The launch of the Wisden Cricketers' Almanack typically signifies the start of summer and it usually manages to sum up the state of the game in its 'Notes by the editor' section.
This year - the 152nd edition - it is no different and the weighty tome lays into an England side that editor Lawrence Booth points out endured 28 losses across all formats in 2014 - the worst by any top international side since the spot-fixing-laden Pakistan team of 2010.
Booth covers all of the oft-discussed areas: the "botched PR battle" with Kevin Pietersen; a hierarchy engaged in "mutual backslapping" - one that has emerged almost entirely unscathed from the debacle of the past 18 months - and a sport that was once considered the national summer game again largely locked off free-to-air television.
He also touches on the takeover at the top of the ICC by the big three - England (ECB), Australia (CA) and India (BCCI) - as well as including more positive stories. These include the introduction of a women's cricketer of the year - won by Australia's Meg Lanning - as well as the naming of the five Wisden cricketers of the year which celebrate the summer gone. Adam Lyth is a representative of Yorkshire's County Championship success, while Sri Lanka captain Angelo Mathews makes the cut following his side's Test triumph, as do Warwickshire's New Zealand stalwart Jeetan Patel and England newbies Gary Ballance and Moeen Ali.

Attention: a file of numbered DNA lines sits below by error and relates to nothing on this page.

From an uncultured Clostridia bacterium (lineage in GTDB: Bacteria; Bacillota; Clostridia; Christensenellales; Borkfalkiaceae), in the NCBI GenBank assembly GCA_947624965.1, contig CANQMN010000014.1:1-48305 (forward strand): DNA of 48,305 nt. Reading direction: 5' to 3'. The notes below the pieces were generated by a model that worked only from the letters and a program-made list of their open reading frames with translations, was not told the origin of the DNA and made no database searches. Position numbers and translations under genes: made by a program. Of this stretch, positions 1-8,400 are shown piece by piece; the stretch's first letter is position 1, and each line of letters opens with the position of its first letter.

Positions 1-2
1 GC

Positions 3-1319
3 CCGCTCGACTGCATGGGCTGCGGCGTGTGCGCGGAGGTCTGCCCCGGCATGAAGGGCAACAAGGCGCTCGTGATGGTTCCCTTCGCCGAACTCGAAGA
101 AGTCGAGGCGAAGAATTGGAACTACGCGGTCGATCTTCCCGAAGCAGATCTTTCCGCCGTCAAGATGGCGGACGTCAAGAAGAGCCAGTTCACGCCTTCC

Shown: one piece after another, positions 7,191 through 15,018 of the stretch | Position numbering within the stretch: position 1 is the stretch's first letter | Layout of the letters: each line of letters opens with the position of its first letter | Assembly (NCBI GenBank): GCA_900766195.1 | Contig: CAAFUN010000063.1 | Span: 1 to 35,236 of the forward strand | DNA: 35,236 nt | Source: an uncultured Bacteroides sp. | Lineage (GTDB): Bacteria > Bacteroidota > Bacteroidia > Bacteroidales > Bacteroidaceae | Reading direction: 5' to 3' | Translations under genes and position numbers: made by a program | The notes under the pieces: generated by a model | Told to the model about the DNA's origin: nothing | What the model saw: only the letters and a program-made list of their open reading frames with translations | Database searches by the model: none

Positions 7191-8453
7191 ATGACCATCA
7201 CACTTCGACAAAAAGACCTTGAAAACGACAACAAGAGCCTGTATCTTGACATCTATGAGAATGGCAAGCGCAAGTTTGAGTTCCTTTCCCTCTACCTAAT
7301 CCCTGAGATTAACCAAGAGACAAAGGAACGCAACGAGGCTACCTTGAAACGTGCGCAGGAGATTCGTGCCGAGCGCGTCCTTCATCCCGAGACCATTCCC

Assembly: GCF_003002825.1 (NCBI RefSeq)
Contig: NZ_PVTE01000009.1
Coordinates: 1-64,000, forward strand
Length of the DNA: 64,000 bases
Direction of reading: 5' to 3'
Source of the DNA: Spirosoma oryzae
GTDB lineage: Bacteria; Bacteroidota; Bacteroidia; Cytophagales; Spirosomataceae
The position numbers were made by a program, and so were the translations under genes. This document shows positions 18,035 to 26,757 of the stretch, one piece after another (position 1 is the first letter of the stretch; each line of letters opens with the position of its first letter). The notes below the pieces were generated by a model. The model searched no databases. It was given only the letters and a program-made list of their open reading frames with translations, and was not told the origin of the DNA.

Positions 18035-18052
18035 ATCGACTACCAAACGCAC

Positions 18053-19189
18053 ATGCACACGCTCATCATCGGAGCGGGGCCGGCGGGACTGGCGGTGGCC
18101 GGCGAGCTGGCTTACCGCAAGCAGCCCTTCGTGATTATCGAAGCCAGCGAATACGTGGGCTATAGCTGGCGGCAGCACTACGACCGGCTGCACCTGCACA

The inclusion of Ali in this list leads Booth to make arguably his most important points in a typically forthright way. He writes, in a year during which the ECB itself recorded a drop in participation figures: "It is perverse to be so reliant on southern Africans (Ballance) and smash-and-grab raids across the Irish Sea (Eoin Morgan), and so ignore the more natural solution (England's large population of Asian origin) on our doorstep." He may have also added that the continued reliance on public schools is equally troublesome. All of which brings us back to free-to-air TV debate. If only someone in a position of authority would listen.
Booth sums it up best, writing: "Give people the chance to tune into live cricket and it has a fighting chance of entering the national debate. Ten years on from the greatest Test series of the lot cricket is loitering at the edges of the conversation."